• Step 4: Make the guest OS boot from hda instead of sda – First, use the Slackware installer CD or ISO image to boot up. After boot up the system using the installer disk, mount the virtual disk partition to /mnt. From here, edit /etc/lilo.conf and /etc/fstab, make sure we change all the entry of sda to hda. Once this is done, run ‘lilo -r /mnt’. Create the hda* device file in /mnt/dev if required.

Once we reached here, we can remove the CD installer or ISO image from the guest OS and let it start as per normal.

I had converted many guest OS systems using the steps mention, it works quite well and it took not longer than 10 minutes to finish.

However, I am using Slackware, so these steps are typically for Slackware. For other distro, we will need to know how to manually make a partition bootable. This is very important! Else we won’t be able to boot up the disk image we had modified

Lastly, (though it may seems obvious to some) do remember to try these steps with a few test guest OS before actually apply to a production guest OS. We should backup the production guest OS just in case something went wrong.

VMware is a marvelous software, especially those who (like me) needs to setup test environment quickly and efficiently. Using it, there is no need for me to search/prepare hardware, there is no need to fix or troubleshoot any potential hardware problem (e.g. disk failure). It really helps my work a lot.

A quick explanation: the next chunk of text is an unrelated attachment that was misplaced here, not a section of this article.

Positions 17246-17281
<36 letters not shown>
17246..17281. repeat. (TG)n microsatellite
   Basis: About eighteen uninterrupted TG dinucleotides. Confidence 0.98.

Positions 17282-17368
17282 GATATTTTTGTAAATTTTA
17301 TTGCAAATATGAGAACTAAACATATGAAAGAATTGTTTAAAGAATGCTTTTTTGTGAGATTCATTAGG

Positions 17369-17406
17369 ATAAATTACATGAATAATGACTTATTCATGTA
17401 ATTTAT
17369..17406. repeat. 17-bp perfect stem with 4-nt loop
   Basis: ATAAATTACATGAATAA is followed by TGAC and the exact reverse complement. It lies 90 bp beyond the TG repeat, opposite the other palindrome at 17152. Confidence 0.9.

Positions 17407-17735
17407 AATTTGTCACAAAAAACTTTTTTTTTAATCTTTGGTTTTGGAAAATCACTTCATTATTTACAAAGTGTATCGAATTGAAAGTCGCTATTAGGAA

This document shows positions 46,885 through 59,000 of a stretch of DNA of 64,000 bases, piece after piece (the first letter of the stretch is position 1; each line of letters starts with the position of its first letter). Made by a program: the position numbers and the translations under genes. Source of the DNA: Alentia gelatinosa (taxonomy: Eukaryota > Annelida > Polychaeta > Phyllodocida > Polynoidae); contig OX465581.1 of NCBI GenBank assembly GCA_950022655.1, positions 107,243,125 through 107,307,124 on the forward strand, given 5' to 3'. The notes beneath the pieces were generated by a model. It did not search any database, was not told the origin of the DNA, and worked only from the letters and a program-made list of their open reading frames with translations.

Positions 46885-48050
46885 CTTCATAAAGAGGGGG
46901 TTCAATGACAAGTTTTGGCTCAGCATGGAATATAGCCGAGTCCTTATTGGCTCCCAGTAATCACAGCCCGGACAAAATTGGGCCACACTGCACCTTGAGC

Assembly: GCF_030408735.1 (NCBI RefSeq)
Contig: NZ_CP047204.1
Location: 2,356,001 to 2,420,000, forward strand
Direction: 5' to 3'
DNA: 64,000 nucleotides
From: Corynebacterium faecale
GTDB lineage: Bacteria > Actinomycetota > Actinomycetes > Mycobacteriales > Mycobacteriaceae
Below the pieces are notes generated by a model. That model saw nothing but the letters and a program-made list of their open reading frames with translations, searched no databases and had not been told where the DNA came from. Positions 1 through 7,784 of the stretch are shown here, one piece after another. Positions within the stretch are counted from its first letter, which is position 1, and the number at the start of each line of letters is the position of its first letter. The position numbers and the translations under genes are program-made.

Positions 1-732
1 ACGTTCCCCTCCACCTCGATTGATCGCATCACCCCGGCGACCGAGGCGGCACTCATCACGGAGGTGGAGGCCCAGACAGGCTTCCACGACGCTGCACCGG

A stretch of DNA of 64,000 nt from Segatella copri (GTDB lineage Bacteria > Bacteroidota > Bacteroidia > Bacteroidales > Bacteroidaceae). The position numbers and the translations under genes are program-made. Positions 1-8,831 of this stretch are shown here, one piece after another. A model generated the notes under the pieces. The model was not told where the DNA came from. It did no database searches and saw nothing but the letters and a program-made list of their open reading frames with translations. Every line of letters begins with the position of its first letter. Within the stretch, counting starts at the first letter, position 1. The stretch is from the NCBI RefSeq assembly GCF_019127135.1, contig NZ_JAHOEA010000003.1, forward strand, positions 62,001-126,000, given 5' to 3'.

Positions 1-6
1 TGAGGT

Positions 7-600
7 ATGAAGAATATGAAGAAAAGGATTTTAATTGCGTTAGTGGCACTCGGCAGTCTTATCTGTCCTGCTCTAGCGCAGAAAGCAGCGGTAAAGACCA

I would consider myself as a new comer/newbie for using VMware. Like anyone of us who started using any new, we tend to select default options, as we don’t really have much experience to really figure out which configurations are the best. Sometime, some default selection is even mark as “recommended” by the system supplier.

This prove to be problematic for me…

The story started when I need to perform an upgrade from version 1.0.3 to 1.0.4.

To start, check out this thread:

Basically, in version 1.0.3, the default SCSI emulation is done using Buslogic. However, once upgraded to 1.0.4, it generate a lot of errors in scanning SCSI disk. It will still boot eventually, but will take a very long time to finish all the scanning of SCSI disk. We need to change the SCSI emulation from Buslogic to Lsilogic. Though it solve this problem, it has another problem.

My VMware host server has > 10 guest OS. I don’t run all of them concurrently, but there would be situation where I may need to run more than 5 guest OS. This is when problem starts to appear. From time to time, I would get the following messages in the guest OS:

mptscsih: ioc0: task abort: SUCCESS (sc=c411c640)